The “deep problem” in Australia is this wastage of labour and the degradation of public infrastructure that the surplus fetishes, acquired by both the Conservatives and progressive political elements, has engendered.
Tim Colebatch just reinforces the “validity” of those fetishes in the eyes of his readership, which perpetuates them as a political reality.
He might say that the political reality is the true constraint. Sure enough politicians make fiscal decisions. But then why not come out and say that all sides of politics have adopted a viewpoint that mass unemployment and underemployment is the new acceptable norm rather than dressing this ideological position up as having something to do with a tax base that is returning to historical proportions after being inflated for a decade or more by unsustainable credit-fuelled consumption growth.
Which brings me to an interesting conversation I had over lunch today – talking economics as usual, even if in between other more important issues like design, the Essendon Football Club drugs scandal, whether the dry season is nearly over or whether I’m just acclimatising to the tropical heat are the topic of conversation.
The economics discussion centred on the distinction between an operational understanding of the way the monetary system works and the politics that one might bring to their understanding of those technical details.
I’ve made this point before but it is often overlooked in the discussions about policy. There is nothing right-wing all left-wing about the descriptive components of Modern Monetary Theory (MMT) insofar as they explain the essence of the functionality of the monetary system.
So, for example, if a nation has an external deficit, and the private domestic sector desires to save overall we know, that at the current level of national income, the government budget must be in deficit. There are no ifs and buts about this.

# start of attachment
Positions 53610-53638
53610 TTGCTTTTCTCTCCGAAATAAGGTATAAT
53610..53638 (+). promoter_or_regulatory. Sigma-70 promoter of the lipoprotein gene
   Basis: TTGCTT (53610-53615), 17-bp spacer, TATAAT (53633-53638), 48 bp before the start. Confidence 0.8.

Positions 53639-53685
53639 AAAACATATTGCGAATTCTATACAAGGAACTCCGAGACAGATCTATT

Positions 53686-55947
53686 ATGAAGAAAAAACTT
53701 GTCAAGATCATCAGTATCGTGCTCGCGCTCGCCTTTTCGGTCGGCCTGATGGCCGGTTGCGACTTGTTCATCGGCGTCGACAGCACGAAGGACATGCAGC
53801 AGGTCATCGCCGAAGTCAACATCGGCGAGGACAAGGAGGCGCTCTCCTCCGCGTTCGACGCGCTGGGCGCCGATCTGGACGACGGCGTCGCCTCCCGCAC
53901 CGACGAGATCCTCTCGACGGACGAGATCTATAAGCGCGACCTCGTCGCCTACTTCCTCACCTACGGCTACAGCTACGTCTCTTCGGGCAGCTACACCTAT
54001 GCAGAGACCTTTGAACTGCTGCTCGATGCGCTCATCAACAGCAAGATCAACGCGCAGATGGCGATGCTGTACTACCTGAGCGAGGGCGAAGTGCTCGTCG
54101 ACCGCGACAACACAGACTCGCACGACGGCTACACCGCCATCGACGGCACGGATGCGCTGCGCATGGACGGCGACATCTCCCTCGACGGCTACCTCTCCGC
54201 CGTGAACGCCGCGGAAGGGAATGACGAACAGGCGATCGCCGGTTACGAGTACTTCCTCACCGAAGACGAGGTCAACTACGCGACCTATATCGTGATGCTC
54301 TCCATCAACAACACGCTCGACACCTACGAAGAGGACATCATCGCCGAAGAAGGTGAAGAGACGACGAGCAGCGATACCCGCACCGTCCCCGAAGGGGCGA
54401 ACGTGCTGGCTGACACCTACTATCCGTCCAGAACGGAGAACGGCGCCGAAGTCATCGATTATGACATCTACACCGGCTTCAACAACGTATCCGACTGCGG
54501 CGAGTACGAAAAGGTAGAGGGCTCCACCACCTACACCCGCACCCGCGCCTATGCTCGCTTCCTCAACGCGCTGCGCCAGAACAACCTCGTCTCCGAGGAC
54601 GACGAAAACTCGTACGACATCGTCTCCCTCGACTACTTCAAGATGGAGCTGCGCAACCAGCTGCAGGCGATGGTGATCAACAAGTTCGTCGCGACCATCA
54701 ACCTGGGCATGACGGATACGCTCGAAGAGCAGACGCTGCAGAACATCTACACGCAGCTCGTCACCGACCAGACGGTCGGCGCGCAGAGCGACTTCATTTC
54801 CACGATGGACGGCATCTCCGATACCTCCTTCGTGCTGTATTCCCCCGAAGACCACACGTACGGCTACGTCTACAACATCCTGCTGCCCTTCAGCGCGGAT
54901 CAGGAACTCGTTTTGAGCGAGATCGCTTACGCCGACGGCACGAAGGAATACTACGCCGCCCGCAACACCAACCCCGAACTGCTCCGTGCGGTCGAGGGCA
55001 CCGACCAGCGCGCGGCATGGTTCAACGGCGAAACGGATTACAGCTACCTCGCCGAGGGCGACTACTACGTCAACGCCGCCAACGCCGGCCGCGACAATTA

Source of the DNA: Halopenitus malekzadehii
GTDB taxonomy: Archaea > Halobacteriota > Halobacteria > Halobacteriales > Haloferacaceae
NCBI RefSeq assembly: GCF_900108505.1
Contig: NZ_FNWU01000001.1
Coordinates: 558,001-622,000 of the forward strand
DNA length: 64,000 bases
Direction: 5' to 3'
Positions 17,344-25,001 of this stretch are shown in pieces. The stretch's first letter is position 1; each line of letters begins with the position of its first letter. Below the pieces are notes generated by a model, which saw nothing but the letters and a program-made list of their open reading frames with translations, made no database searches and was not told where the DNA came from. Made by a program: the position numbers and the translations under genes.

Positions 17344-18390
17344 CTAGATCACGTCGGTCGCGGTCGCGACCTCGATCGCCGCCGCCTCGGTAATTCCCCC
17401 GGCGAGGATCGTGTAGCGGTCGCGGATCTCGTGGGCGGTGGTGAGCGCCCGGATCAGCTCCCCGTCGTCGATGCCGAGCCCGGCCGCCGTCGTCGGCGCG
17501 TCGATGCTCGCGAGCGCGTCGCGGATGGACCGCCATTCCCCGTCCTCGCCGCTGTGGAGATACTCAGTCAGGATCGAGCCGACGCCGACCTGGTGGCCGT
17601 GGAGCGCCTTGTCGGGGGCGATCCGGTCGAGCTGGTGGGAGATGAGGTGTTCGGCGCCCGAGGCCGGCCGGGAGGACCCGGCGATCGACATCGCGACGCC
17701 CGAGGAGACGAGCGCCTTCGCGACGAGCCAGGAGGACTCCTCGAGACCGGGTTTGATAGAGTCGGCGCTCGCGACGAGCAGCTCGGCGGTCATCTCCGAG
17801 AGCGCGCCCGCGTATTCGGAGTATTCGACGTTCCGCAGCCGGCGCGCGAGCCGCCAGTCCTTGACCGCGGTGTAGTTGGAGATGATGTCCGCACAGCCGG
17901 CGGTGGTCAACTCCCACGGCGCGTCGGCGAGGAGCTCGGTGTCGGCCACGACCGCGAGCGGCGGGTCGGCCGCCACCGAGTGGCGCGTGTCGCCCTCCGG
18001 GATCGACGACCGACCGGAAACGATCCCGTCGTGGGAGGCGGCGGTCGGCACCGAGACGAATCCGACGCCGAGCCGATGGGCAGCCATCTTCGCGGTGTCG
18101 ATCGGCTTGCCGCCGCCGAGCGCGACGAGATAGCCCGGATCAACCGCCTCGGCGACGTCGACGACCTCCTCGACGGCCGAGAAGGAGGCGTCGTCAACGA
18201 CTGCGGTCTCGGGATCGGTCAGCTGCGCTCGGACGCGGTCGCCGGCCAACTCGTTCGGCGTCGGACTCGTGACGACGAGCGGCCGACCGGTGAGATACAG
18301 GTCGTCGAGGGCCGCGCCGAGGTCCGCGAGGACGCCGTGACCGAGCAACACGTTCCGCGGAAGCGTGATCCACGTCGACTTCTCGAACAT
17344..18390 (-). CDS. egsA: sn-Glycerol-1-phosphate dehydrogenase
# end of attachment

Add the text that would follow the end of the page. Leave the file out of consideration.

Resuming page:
That conclusion does not reflect any political (ideological) perspective unless one wants to become overly “post-modern” and quibble the concepts such as the national accounts are in themselves subjective and tainted by ideology. That point we all disappear up our own well-known orifices!
I prefer the clean air and avoid as best I can getting involved in discussions with post-modernists and quickly divert the conversations when such a prospect arises to discussing how many contested possessions player number 15 on team A had last weekend – always a realist.
The point is that within this framework of understanding, a person might prefer to sustain mass unemployment as an ideological value. They might believe it is beneficial to have large pools of unemployment suppressing the capacity of workers to enjoy wages growth, which would make it easier for the owners of capital to extract a larger share of real income growth.
Clearly, I don’t share that view, and consider full employment to be a primary goal of national government policy. I hold that view not only because it involves less waste (the puritan in me) but also because it empowers individuals to realise their potential and promotes social mobility, which breaks down prejudices and the rent-seeking capacity of the elites (economic rent, that is).
Both positions reflect starkly different ideologies. But they could both share the same understanding of the way modern monetary system operates.
However, the politics would be quite different because the neo-liberal would have to do publicly admit that they were deliberately suppressing the capacity of the government to maintain full employment because they liked to have a pool of unemployed and the disadvantaged that the occupants of that pool will endure.
Imagine what the public would do to a political party that made such admissions.
Instead, they come out with the smokescreen that the government has run out of money or is in deep trouble because the nation is stuck in deficit and deficits are bad and a whole manner of bad things are going to happen if they don’t cut government spending now and so it goes.
They lie to hide their ideological preferences because they know the preferences would be repugnant to a greater proportion of voters than currently support their metaphorical manipulation.
The fourth estate then perpetuates the lies.
So we go into this election in the smokescreen and most of us have no clue of how distorted and misleading the economic narrative is.
We vote on a lie. This is not one of the characteristics that the great Greek philosophers considered to be an essential foundation for democracy.
But then the neo-liberals sorted the Greeks out, even if it took a few thousand years to do so. They have been fixed right up!
That is enough for today!
(c) Copyright 2013 Bill Mitchell. All Rights Reserved.